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The Hamilton Tiger-Cats last hoisted the Grey Cup in 1999, when they knocked off the Calgary Stampeders in Vancouver. Only the Winnipeg Blue Bombers have suffered a longer drought. (RYAN REMIORZ/THE CANADIAN PRESS)
The Hamilton Tiger-Cats last hoisted the Grey Cup in 1999, when they knocked off the Calgary Stampeders in Vancouver. Only the Winnipeg Blue Bombers have suffered a longer drought. (RYAN REMIORZ/THE CANADIAN PRESS)

Jeff Blair

There’s only one underdog in this Grey Cup fight Add to ...

In the end it all comes back to that bloody big banner, doesn’t it? It all comes back to Kent Austin.

The Saskatchewan Roughriders have won the Grey Cup just three times in their history and on the past two occasions Austin was their quarterback (1989) and then head coach (2007).

The road to the Cup goes through Regina this weekend; but the road to the Roughriders winning the Cup usually goes through Austin’s football brain and – sorry, flatlanders – he’s going to be on the Tiger-Cats’ sideline this weekend.

But that’s all I have, to be truthful. That’s the biggest weapon in the arsenal for making the case that Sunday’s Grey Cup winner will be the Eastern Division champions, and whatever psychological edge gained by the debate in Regina over whether the banner of Austin hanging at Mosaic Stadium should be taken down or otherwise defiled is likely more than offset by the stories of the Tiger-Cats players beating a hasty retreat back into the Regina airport after stepping outside upon arrival to look for the bus that was supposed to take them to the hotel. I mean … frostbite?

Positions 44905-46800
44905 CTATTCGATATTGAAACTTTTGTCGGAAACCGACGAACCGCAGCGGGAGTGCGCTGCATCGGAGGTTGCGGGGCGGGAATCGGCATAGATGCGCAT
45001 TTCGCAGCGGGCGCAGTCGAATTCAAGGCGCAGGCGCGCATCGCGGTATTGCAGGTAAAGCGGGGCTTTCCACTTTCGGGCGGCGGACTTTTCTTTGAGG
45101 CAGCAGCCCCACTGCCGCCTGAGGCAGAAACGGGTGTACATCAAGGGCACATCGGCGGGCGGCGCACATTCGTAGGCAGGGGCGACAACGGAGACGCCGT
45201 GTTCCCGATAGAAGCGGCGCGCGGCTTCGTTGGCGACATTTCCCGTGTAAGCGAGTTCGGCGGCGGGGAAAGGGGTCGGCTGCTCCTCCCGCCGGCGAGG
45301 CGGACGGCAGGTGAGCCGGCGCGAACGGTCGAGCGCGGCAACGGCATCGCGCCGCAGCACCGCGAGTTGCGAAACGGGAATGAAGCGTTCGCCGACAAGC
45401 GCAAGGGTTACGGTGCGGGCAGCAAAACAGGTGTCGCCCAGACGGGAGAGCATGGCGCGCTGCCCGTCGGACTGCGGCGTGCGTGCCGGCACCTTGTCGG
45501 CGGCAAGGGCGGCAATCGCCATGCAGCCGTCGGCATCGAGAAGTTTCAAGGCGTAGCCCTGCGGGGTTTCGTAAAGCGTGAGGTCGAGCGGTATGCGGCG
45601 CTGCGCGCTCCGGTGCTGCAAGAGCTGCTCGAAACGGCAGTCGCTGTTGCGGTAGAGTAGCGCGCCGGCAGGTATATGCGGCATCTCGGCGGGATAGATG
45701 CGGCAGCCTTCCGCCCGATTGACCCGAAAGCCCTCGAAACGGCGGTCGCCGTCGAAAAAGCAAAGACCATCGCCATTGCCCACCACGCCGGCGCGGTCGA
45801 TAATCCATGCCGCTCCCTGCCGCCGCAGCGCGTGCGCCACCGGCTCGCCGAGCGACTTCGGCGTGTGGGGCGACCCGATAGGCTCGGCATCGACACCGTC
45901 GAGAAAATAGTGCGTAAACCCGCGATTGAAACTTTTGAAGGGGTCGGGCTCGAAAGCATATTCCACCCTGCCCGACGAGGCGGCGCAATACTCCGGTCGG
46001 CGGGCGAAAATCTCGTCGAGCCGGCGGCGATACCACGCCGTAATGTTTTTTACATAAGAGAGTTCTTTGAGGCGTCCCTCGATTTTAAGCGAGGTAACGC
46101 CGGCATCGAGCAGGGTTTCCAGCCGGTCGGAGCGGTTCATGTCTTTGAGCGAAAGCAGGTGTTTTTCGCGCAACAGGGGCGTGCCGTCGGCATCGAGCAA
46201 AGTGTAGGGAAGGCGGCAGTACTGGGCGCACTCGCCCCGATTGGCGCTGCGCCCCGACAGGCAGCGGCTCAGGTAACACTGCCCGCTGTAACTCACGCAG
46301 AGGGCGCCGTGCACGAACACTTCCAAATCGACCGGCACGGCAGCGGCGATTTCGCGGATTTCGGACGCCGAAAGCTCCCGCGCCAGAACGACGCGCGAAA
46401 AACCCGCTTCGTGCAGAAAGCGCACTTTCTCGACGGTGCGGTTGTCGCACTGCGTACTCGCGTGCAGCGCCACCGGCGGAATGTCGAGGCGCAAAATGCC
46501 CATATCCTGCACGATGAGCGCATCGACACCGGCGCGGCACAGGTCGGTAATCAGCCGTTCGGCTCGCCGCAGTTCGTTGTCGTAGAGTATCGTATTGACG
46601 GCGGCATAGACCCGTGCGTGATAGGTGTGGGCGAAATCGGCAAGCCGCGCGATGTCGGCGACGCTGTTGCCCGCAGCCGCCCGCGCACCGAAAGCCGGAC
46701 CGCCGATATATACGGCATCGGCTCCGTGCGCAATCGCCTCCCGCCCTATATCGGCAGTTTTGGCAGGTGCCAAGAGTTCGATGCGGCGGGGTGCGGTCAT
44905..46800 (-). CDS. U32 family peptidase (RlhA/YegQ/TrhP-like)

Some of the Tiger-Cats reported frostbite after their first practice, and some place Angelo Mosca wept. It is true that Sunday’s forecast is for sub-Arctic as opposed to Arctic weather, but watch out when the sun starts to go down.

Tiger-Cats quarterback Henry Burris has played in the West in November and receiver Andy Fantuz, who in the 2007 Grey Cup won the most-valuable-Canadian award as a member of the Roughriders, has laughed in the face of the wintry gods on several occasions.

But, no, let’s not make it sound as if the Tiger-Cats have a chance.

Sssh … They are clearly the underdogs here. Shoot – they played their home games in Guelph, for pete’s sake. Plus, go on, admit it, you fans of the Lions, Eskimos, Stampeders, Alouettes, Bombers and Argonauts: the Roughriders are every CFL fan’s default second-choice team.

Got a ticket to the game but your team’s not in it? Go Riders!

Besides, at some point through the generations either you or somebody in your family was born or lived in Saskatchewan. You love potash. You love grain.

Steel? Steel is soooo yesterday. It is Canadian to like Saskatchewan because Saskatchewan is the economic powerhouse that’s okay to love, preferable certainly to the big-talking, Yankee wannabes next door.

Face it: there is only one underdog in this battle and it is the Steel City, a place of mind-bending civic politics and one-way streets; a place where you settle down after finding you can’t afford a house in Toronto and realizing that once you’re in Burlington – what the heck, might as well keep moving west to the next place.

Best-case scenario is that Hamilton at some point morphs into Pittsburgh, a city that has kept much of the steel in its soul even though it is now a medical and high-tech centre with funky little neighbourhoods; a place that revels in its status as a best-kept secret. Hamilton has the funkiness, but the rest is a work in progress, much like the city’s new football stadium.

Hamilton is Bob Young, the Tiger-Cats owner, a local entrepreneur who lost it all and won it all over the course of his business career but who in the 10 years since buying the team has seen it win fewer regular-season games than any other club.

The Tiger-Cats haven’t won the Cup since 1999 – in an eight-team league, folks – and only the Winnipeg Blue Bombers (1990) have suffered a longer drought.

Bob Young, the only man to stand between David Braley and ownership of 37.5 per cent of the CFL. Like his team, wholly deserving of your support, and if you’re still on the fence, consider this: how upset would Argonauts fans be if the Ticats won?

Reason enough, no?

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